Great write up, thanks for sharing! Congrats!!
Awesome hunt and thanks for sharing.
I prefer to spike camp among them as well, just have to be smart where you setup. Nice bull and story.
Man was that enjoyable! Thanks for sharing and congratulations!!
Congrats! Great bull! Thanks for taking the time to do the story. Seems like you got a great spot figured out. Assuming it's a general tag which is even better.
Way to get it done I must say I am a little envious of that much time with all those elk!
Franklin - "I guess hard work pays off. 2 weeks out of a spike camp is not easy....physically and mentally. My hats off to you.....congratulations on a hard earned trophy."
X2! Well earned bull for sure. Congrats! Thanks for sharing!
Very nice job in the write-up and the hunt! WTG!
Congratulations... beautiful bull & a nice report.
Wow Congrats and thanks for sharing!
That's an awesome experience, the way it should be done. Nice bull, great story. That pack out with the antlers looks most satisfying!
Tremendous bull. Solo for 13 days is no joke. Great accomplishment.
Great bull! You were definitely in the elk!!! Thanks for the story.
Incredible hunt and story! Thanks for taking us along and congrats!
Awesome bull and write up. Way to earn it and thanks for sharing!
Just a Wyoming general tag. I also benefitted from plenty of years Bowboy hunted the area before I did. They still don't come easy, but they are definitely in there.
Awesome hunt and write-up! Not much better than that! Congrats!
Thanks for taking us along for the ride, Great bull, heck of a shot!!!
Great to follow your hunt! Great read, Nice work and nice bull!
Congrats thanks for the story!
Congrats! Well-earned and well told!
Great write up and bull, thanks for sharing.
Ya, I'd call that quality time alright! And a quality bull to boot! Nice job, and thanks for sharing your story and pics with us. Very nice.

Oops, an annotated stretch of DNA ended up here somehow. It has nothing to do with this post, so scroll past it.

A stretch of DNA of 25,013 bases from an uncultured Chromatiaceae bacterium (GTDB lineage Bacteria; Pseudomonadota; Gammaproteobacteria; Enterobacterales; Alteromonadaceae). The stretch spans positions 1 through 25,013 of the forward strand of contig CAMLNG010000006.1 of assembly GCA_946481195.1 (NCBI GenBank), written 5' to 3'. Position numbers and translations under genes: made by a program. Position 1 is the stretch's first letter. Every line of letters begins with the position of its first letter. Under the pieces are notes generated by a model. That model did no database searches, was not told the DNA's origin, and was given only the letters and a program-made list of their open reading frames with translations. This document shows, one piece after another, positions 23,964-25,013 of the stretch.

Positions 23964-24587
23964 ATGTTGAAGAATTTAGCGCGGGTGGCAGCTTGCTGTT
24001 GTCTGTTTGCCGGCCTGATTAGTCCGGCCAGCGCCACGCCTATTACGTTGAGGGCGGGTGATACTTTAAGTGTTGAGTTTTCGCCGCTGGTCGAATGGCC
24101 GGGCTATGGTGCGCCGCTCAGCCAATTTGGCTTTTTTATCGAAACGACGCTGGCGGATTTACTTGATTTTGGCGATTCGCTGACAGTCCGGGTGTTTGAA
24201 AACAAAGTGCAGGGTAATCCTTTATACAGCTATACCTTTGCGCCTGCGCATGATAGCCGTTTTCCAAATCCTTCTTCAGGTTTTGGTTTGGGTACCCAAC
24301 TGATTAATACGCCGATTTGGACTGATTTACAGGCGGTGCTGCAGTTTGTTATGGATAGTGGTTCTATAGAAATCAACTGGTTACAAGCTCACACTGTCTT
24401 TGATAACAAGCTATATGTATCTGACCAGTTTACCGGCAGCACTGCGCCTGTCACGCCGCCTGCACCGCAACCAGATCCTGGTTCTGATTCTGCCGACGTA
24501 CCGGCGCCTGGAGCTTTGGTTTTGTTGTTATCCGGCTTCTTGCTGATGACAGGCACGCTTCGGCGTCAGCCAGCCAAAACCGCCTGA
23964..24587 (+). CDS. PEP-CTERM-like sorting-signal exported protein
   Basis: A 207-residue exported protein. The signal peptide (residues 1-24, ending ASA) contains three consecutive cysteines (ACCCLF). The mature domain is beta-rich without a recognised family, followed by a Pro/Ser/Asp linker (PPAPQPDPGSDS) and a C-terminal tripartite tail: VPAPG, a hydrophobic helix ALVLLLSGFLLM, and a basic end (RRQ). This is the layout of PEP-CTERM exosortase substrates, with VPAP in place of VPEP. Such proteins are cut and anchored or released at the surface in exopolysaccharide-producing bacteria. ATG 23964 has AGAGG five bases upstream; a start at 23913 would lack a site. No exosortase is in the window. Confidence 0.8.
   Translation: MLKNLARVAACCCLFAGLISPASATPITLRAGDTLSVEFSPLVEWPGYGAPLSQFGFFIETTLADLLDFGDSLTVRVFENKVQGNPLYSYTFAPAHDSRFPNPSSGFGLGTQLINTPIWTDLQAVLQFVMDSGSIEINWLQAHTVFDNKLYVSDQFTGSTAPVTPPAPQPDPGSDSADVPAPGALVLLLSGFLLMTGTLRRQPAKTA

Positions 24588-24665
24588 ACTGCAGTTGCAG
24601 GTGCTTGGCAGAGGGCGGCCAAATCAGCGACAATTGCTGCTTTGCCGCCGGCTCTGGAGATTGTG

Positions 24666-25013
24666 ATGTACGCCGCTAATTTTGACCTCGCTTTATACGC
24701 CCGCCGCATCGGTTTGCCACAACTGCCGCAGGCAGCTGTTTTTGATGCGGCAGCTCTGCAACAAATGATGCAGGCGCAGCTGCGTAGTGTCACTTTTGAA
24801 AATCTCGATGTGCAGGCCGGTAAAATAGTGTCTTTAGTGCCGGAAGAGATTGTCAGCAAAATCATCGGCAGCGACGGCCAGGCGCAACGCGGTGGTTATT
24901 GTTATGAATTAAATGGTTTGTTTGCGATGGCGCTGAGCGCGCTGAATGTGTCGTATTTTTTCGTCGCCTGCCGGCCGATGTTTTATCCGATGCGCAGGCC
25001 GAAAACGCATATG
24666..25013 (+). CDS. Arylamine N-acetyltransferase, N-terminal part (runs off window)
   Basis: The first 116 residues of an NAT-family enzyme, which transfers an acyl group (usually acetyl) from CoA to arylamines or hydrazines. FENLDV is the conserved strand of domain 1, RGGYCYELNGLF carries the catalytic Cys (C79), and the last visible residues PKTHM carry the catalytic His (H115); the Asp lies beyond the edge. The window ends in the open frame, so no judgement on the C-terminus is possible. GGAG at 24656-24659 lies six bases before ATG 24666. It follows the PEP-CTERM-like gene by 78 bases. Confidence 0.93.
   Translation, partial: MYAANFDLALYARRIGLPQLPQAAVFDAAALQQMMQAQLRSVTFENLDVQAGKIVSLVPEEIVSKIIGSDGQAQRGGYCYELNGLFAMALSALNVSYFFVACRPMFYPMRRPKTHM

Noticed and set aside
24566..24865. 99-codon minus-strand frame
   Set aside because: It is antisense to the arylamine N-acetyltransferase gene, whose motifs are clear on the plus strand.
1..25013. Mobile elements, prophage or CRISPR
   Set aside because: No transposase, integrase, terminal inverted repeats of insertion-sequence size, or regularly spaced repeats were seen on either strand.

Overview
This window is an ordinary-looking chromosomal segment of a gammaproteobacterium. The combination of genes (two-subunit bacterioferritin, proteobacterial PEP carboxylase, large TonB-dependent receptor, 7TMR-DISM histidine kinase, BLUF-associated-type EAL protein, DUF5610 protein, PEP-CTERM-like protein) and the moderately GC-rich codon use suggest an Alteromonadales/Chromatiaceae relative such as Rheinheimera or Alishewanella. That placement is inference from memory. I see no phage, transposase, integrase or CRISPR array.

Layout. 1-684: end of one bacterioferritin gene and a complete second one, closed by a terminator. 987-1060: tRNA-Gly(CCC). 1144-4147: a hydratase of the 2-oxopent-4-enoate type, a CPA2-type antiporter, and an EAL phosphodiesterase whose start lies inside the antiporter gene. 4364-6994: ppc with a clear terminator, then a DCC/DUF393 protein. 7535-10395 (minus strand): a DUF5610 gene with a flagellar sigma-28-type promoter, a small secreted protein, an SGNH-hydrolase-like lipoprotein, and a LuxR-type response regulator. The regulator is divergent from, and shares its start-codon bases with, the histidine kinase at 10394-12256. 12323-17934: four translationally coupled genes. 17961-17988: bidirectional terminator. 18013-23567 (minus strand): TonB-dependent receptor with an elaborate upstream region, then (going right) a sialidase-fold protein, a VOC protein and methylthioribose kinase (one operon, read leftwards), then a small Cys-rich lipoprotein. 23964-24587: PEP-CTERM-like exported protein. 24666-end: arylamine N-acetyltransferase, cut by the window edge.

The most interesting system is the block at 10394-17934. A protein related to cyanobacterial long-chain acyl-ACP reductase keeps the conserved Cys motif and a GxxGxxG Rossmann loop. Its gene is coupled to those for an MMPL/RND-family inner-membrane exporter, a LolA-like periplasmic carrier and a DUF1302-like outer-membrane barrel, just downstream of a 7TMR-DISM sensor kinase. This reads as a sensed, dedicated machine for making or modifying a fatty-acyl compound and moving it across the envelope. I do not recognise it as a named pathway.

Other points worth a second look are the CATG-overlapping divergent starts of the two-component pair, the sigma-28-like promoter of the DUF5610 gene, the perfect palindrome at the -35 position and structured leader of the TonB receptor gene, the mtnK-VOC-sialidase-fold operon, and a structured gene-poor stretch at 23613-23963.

Thanks for sharing and congratulations!
Went to the range this morning and, sure enough, hitting 6 inches high at 80. Shouldn't have made the adjustment in the field. I was just shooting off a bit for some reason. Good thing elk have big vitals...
That's awesome man. Great job! Really enjoyed the read!
Mule Power's Link
Very nice! Congrads!...Thxs for sharing.
Jason you might consider buying one of these since you solo hunt. Weighs nothing. Takes up no space. Priceless.
That's cool. I use my phone for pics. Especially like clipping it to your knife stuck I a tree. Pretty handy in the kind of places i keep dropping em.
On a knife stuck in a tree, clipped to a tree branch, clipped onto an arrow stuck in the ground.... very versatile. A tripod screw for standard cameras or the phone mount. Cheap too! The owner Lyn is a great guy and an elk hunter from NW Montana too.
Great story and a beautiful bull. Congratulations!
Mule power x2^^
Congrats on a great bull and an excellent write up as well. Thanks for bringing us along!
Awesome hunt thanks for sharing the story and congrats on great bull!
Great pictures and write-up Jason. Congrats on a great bull!
Some of those places look awful familiar.
Congratulations! Enjoyed that.
Congrats on a nice bull! Thanks for sharing.
Great story! Thanks for sharing.
Great adventure. Thanks for sharing.
Nice job, Jason...great bull !
Way to go. That was a great story. Congrats!
that is very nice! I assume the 6 years you have hunted there are not "in a row" lol. this was the first time i had the opportunity to elk hunt a LE area that i had hunted in the past. Very nice to know where you are hunting ahead of time.
No, 6 years over about the last 10. Sorry to say the days of drawing a general tag every year are long gone, even if you pay the special price.
Congrats on a fine looking bull!
You did great!
Good luck, Robb
Congrats, you did damn good! Thanks for sharing!